Newtons – Sir Isaac Guidance Trainer Shoes

26 02 2010

My Christmas present to myself in 2009 was a new pair of running shoes.  And not just any kind of running shoes.  Newtons!

“Newton” is actually the name of the brand (Newton Running to be official) and “Sir Isaac Guidance Trainer” is the specific name of the model, but because they are so unique and new, people commonly refer to them as “Newtons”.  I guess you can think of it in the same way how people used to say they wanted a pair of Nikes when they first were available on the market instead of referring to a specific model.

The latest craze in America has been barefoot running and after everything I have heard and read for the past few years, I decided that I needed to give it a try.  I am a pretty adventurous guy and enjoy experimenting, so after reading Tim Ferriss’ article about Vibram Five Fingers and barefoot running I knew I wanted to try either Vibrams or Newtons.  Newton Running‘s website says:

“The Isaac is a neutral guidance trainer designed for runners committed to improving their running form to the more efficient midfoot/forefoot running style.”

That’s exactly what I was looking for!  The biggest difference in my opinion is that Vibrams force you into natural running and offer no cushioning, whereas Newtons promote natural running and do offer cushioning.  With a spring season consisting of a 5K, 10K, 10 Miler, and Marathon, I thought that Newtons would allow me to up the mileage faster then the Vibrams would, so I ended up purchasing them.

Here is a great video about Newton’s:

After being a heel striker for 23.5 years, being warned on every blog I read, and hearing it from friends, I knew that it would take my body some time to get used to the new running form.  My first run was a whopping .7 miles and my calves were extremely sore.  I took two days off and then went for 1.5 miles.  Again I was extremely sore and took two more days off.  I shouldn’t have run that far on my 3rd run with them, but I was back in my hometown For Christmas and Eric was there as well and wanted to run 5 miles.  I think I was feeling it for a week after that one!  To make a long story short, it took 25 miles (in small intervals besides that 5 miler) for my body to fully adjust to the new running form.

I am now over 200 miles into them and only have one complaint.  The shoelaces are too long and touch the ground!  I’m need to make them shorter, but if that is my only problem on a pair of shoes, that is pretty good!  I still have 11 weeks until my marathon, but I am currently on schedule and haven’t had a bit of pain yet, which is quite unusual for me because I always seem to get injured.  Hopefully I will be able to make it through the entire season with the shoes and stay injury free, but only time will tell!

I give the Newtons – Sir Isaac Guidance Trainer Shoes a 9.5 out of 10.  I would have given them a 10 because I am absolutely in love with them but I would love to get at least 350 miles into them to see if anything changes.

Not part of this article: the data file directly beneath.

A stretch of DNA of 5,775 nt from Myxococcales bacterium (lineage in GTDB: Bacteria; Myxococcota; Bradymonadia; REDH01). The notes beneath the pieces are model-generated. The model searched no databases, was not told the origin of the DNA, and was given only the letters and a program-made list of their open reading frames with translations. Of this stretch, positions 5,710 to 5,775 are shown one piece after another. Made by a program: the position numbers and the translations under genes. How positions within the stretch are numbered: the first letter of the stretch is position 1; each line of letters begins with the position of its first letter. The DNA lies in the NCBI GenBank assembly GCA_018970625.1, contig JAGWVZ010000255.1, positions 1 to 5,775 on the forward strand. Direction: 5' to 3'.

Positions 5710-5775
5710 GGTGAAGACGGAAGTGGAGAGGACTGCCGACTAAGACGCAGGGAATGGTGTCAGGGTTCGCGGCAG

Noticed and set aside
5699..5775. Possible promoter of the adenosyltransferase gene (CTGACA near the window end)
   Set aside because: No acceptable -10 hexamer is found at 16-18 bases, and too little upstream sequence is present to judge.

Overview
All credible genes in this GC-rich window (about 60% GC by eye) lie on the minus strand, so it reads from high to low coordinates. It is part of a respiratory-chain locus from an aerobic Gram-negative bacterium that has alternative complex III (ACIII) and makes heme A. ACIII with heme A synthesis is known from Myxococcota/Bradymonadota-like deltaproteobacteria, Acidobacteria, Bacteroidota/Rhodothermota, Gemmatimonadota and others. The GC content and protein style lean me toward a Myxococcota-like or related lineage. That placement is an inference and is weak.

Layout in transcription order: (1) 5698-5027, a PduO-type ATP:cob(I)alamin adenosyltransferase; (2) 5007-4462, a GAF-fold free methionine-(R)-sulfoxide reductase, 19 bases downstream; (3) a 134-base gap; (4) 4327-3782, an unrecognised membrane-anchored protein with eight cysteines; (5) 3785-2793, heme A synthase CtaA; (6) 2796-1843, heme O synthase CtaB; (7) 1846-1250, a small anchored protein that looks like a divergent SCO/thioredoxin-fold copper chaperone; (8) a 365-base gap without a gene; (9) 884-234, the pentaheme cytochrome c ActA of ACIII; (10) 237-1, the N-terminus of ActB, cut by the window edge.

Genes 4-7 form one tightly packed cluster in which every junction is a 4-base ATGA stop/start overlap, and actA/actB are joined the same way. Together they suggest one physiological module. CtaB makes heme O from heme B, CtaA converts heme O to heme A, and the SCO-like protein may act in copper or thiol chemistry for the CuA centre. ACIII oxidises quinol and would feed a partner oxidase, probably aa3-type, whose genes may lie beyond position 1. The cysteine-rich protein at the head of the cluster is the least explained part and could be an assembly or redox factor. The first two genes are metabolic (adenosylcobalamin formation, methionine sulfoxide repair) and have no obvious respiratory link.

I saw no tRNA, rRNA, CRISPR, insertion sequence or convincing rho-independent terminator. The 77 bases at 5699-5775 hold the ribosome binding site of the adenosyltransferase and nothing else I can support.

At some point I am going to get Vibram Five Finger shoes, but not until the summer when I can run outside and not have to worry about snow!

What do you think about all the talk of natural running?  Have you tried running in natural running shoes or running barefoot?  What are your experiences?

ummm not sure about goals but I’m pretty sure that is a manual step that can only be done in GA
events can be done in the code though
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PowerBar Gel Chocolate

14 02 2010

On yesterday’s 12.5 mile run I had the opportunity to try PowerBar Gel Chocolate.  I always end up getting free samples of products at the various expos for my races or I grab some at the finish line refuel areas.  Since I was running a decent distance, I knew that I needed some fuel midway, so I decided to try the gel.

The claim to fame for PowerBar gels is that they are the first gel to to provide the carbs and electrolytes of a high end sports drink, and that they contain 4 times the sodium of leading competitors.  They have 120 calories, 1.5g of fat, 200mg of sodium, 40mg of potassium, 28g of carbs, and 10g of sugar.

The gel went down very easy and had an excellent taste to it.  It also contains caffeine, but caffeine never has an effect on me so I did not notice the addition of it.  In fact, the gel was so good that many people might confuse it as candy!  They cost around $1.37 each, which is about the average price for gu’s or gel’s.

The second half of my run went great, and this formula really seemed to play a crucial role in my success.  This was the first time I have ever tried PowerBar Gels and I am very impressed.  I am very excited to try some of the other flavors that PowerBar makes and once I do, I’ll be sure to write a review on it.  I give the PowerBar Gel Chocolate an 8.5 out of 10.  You might be wondering why I took any points off because I did not say anything negative about the product.  The reason why I took points off is because I prefer more than 120 calories in my energy foods.  I definitely recommend it though!